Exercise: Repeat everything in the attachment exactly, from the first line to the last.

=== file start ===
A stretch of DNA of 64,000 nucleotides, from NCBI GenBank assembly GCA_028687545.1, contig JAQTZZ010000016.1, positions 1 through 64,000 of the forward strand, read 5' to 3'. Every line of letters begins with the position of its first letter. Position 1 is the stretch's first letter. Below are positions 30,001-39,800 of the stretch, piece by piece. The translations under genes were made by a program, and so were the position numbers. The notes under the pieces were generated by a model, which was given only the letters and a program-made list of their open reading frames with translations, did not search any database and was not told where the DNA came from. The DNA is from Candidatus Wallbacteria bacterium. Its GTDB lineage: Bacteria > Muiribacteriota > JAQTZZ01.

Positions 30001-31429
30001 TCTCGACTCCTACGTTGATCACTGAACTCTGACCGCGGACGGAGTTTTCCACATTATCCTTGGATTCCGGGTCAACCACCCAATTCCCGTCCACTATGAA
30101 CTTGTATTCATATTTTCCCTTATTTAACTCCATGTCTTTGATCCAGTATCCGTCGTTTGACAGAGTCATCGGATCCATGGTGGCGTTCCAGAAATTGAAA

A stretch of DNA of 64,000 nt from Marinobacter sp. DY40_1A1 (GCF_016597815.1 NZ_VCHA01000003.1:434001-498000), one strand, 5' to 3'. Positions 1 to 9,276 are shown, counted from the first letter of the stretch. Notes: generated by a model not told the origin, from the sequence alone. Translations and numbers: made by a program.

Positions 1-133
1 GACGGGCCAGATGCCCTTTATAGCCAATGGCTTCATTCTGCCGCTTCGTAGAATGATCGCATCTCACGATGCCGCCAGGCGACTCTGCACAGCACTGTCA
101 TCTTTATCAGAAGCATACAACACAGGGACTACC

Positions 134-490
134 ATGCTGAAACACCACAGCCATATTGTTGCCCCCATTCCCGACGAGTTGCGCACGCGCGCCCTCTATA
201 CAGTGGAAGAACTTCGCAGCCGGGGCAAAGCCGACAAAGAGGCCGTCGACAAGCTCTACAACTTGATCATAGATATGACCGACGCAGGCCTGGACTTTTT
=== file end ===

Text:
A stretch of DNA of 64,000 nucleotides, from NCBI GenBank assembly GCA_028687545.1, contig JAQTZZ010000016.1, positions 1 through 64,000 of the forward strand, read 5' to 3'. Every line of letters begins with the position of its first letter. Position 1 is the stretch's first letter. Below are positions 30,001-39,800 of the stretch, piece by piece. The translations under genes were made by a program, and so were the position numbers. The notes under the pieces were generated by a model, which was given only the letters and a program-made list of their open reading frames with translations, did not search any database and was not told where the DNA came from. The DNA is from Candidatus Wallbacteria bacterium. Its GTDB lineage: Bacteria > Muiribacteriota > JAQTZZ01.

Positions 30001-31429
30001 TCTCGACTCCTACGTTGATCACTGAACTCTGACCGCGGACGGAGTTTTCCACATTATCCTTGGATTCCGGGTCAACCACCCAATTCCCGTCCACTATGAA
30101 CTTGTATTCATATTTTCCCTTATTTAACTCCATGTCTTTGATCCAGTATCCGTCGTTTGACAGAGTCATCGGATCCATGGTGGCGTTCCAGAAATTGAAA

A stretch of DNA of 64,000 nt from Marinobacter sp. DY40_1A1 (GCF_016597815.1 NZ_VCHA01000003.1:434001-498000), one strand, 5' to 3'. Positions 1 to 9,276 are shown, counted from the first letter of the stretch. Notes: generated by a model not told the origin, from the sequence alone. Translations and numbers: made by a program.

Positions 1-133
1 GACGGGCCAGATGCCCTTTATAGCCAATGGCTTCATTCTGCCGCTTCGTAGAATGATCGCATCTCACGATGCCGCCAGGCGACTCTGCACAGCACTGTCA
101 TCTTTATCAGAAGCATACAACACAGGGACTACC

Positions 134-490
134 ATGCTGAAACACCACAGCCATATTGTTGCCCCCATTCCCGACGAGTTGCGCACGCGCGCCCTCTATA
201 CAGTGGAAGAACTTCGCAGCCGGGGCAAAGCCGACAAAGAGGCCGTCGACAAGCTCTACAACTTGATCATAGATATGACCGACGCAGGCCTGGACTTTTT